11ISS in Japan: Part 6 – Nagoya, Tokyo + beyond

Plenary Sessions were held at Nagoya Congress Center.

July 1, Day 3 of the 11th International Shibori Symposium involved Plenary Sessions, lectures and presentations at the Nagoya Congress Center. Notable to me were Jian Liu’s discussion of analysis of natural dye identifications in Qing Dynasty Silks. New technology is allowing for exciting discoveries of dye colors from Safflower, Sappan wood, Indigo, Pagoda tree, Amur Cork, Young fustic and Turmeric dye sources; their research is involved with developing a Japanese dye database. Prehistoric textiles from 500 BC were the first to use resist dye techniques. The first Biennale of Natural Dyes will take place in China in 2019.

 

Below, a monument oddly scaled to the architecture of the Center. I had to read more, and this is what the plaque said:  Sforza Monument (Reconstruction). Leonardo da Vinci… was commanded by Lord Ludovico of Milan to create the world’s largest statue, a work which was to depict General Francesco Sforza mounted on horseback. By November of 1493 Leonardo had completed a clay model of the horse alone which measured 7.2 meters in height. Unfortunately, war interrupted his work at that point; the planned bronze casting was discontinued, and the clay model was destroyed. The reconstruction of the “phantom statue” began with the construction of a two meter clay model based upon the study of Professor Tanaka of Madrid, manuscripts discovered in 1967 as well as a number of preparatory sketches. The model was enlarged using computer technology, and the final version of the statue molded in plastic (FRP), as the legs would not be able to support the weight of a bronze casting… Displayed in the Tokai Bank Pavilion at the World Design Expo ’89 and donated by the Tokai Bank, Ltd.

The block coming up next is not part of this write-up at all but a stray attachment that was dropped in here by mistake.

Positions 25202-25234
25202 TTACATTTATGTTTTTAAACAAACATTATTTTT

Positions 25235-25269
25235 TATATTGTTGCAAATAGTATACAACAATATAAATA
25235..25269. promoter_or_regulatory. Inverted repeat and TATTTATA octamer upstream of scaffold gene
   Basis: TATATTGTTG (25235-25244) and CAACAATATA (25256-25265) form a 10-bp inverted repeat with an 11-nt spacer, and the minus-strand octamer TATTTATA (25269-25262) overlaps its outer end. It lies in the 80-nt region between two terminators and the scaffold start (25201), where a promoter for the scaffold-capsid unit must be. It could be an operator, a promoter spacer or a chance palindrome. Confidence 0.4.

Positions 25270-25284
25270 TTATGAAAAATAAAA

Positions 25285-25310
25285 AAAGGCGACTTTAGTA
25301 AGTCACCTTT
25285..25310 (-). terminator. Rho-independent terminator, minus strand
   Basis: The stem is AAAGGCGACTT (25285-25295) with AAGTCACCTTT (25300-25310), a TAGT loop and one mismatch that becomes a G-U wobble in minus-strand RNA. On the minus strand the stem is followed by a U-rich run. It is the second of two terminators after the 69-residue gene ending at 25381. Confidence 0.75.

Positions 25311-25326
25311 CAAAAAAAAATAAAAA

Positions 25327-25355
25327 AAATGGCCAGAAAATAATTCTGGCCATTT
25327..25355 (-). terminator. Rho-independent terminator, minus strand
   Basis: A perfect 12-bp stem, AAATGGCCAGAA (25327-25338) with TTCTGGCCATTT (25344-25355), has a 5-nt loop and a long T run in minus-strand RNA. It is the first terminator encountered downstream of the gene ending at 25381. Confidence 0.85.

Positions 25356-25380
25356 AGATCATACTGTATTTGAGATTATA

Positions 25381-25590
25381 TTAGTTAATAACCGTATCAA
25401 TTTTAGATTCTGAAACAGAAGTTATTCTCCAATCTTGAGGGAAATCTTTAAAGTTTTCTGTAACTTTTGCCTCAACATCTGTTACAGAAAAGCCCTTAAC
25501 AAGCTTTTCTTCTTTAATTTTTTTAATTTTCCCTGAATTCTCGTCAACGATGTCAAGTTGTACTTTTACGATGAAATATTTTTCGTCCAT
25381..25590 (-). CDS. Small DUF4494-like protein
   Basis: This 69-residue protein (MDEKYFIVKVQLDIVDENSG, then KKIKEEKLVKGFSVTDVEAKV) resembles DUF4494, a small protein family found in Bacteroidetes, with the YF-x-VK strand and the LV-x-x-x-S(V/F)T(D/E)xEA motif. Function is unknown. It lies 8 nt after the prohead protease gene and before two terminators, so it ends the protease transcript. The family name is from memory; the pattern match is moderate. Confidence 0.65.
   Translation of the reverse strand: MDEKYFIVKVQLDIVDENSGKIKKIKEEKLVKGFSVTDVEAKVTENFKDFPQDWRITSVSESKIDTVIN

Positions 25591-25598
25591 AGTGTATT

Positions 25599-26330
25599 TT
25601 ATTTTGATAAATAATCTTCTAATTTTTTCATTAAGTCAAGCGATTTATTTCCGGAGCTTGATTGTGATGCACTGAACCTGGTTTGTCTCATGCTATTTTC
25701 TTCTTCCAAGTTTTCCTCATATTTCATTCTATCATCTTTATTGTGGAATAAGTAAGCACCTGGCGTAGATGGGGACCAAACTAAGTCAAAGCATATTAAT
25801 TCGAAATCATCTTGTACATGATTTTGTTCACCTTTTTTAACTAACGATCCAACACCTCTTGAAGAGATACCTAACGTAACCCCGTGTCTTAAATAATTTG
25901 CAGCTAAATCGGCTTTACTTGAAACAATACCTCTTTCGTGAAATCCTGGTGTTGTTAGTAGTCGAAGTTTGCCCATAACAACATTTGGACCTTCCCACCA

Another interesting presentation by Juxin Zhen of the China Academy of Art showed the process and development of carved wooden blocks that served as clamp resists, but with holes inserted that could be plugged or open for direct spot dyeing.

A reception and celebration that evening provided ample food plus an exciting performance of puppets and music by an Arimatsu performance troupe, and a demonstration of imperial kimono dress from earlier times. The governor and mayor attended the event.

 Above, the puppetry curtains were drawn back so we could observe the inner workings, in which a puppet dips a brush in ink, then paints a character on paper.

On July 2, we traveled via bullet train and bus to Tokyo, making a stop at Shibori: Fusion and Diffusion, the ISS2018-organized contemporary shibori exhibition and reception at Tama Art University Museum. This was a stellar show of contemporary work featuring primarily Asian artists, but also work by Westerners. We also had lively mini-presentations, “Pecha-Kucha” style, by selected attendees. Then we traveled to Tokyo.

Although I found out later we were not encouraged to photograph the exhibition, I found the installation and lighting so compelling that I am including a few shots. A catalog is available. Shown: Nagai Hitomi, Iyanaga Yasuko and Tanaka Takaaki (foreground)
Ushio Takumi
Yashiro Rieko
Left to right: Jiang Kinor & Xu Rui, Bamba Masae, and Tsubaki Misao

Our final day in Tokyo allowed for individual exploration of exhibitions and shopping opportunities. Our group started with the Amuse Museum, where we viewed stunning Boro textiles from an impoverished area in northern Japan. We also visited PIGMENT, the wonderful store selling pigments, brushes and more in a beautifully articulated setting. Then we visited NUNO fabrics and stores for Issey Miyake and other designers. We crisscrossed the city via subway. The day ended with a buffet dinner for attendees, a way of welcoming attendees for the second half of the Symposium. It also offered those of us leaving the Symposium a chance to wrap up and say goodbye. Most attendees continued on to Yamagatsu in northern Japan. A number of us continued on home, including me.

Coming up to PIGMENT, the shop.